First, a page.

Biological adulthood[ edit ] A group of adult people Historically and cross-culturally, adulthood has been determined primarily by the start of puberty [ citation needed ] the appearance of secondary sex characteristics such as menstruation in women, ejaculation in men, and pubic hair in both sexes. In the past, a person usually moved from the status of child directly to the status of adult, often with this shift being marked by some type of coming-of-age test or ceremony. Thus, there are now two primary forms of adults: Depending on the context, adult can indicate either definition.
Although inadequacies in quantifying personality traits and difficulties in studying estimates of time spans exceeding a few seconds have hampered scientific study, simple observation reveals marked individual differences in the ability to estimate time.
Sex differences have not been reliably established, but the… Physiological type theories The idea that people fall into certain personality type categories in relation to bodily characteristics has intrigued numerous modern psychologists as well as their counterparts among the ancients.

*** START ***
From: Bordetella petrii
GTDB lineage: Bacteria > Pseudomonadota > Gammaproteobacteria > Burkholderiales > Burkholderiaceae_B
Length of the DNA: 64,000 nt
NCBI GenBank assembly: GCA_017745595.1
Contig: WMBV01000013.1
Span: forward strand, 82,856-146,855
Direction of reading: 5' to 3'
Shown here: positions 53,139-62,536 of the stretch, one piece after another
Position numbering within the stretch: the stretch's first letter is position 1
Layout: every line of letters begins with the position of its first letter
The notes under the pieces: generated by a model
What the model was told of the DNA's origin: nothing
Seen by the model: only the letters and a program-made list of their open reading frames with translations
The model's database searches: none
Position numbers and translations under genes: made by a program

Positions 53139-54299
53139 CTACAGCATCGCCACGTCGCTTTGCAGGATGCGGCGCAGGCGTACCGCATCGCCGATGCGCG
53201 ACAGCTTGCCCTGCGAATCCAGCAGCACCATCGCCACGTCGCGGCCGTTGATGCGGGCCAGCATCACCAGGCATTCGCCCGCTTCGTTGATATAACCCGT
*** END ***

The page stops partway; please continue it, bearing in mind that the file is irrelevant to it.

This paper reveals a theory of personality based on the formation of intimate relationships during the early stages of a person's lifetime. During infancy, childhood, adolescence, and young adulthood, new needs and tensions arise in the individual. Understanding adult development is an important step in the process of understanding how societies function. This lesson will focus on three theories of adult development proposed by Daniel. Development in Late Adulthood Erik Erikson suggests that at this time it is important to find meaning and satisfaction in life rather than to become bitter and disillusioned, that .
The idea that people must fall into one or another rigid personality class, however, has been largely dismissed. Two general sets of theories are considered here, the humoral and the morphological.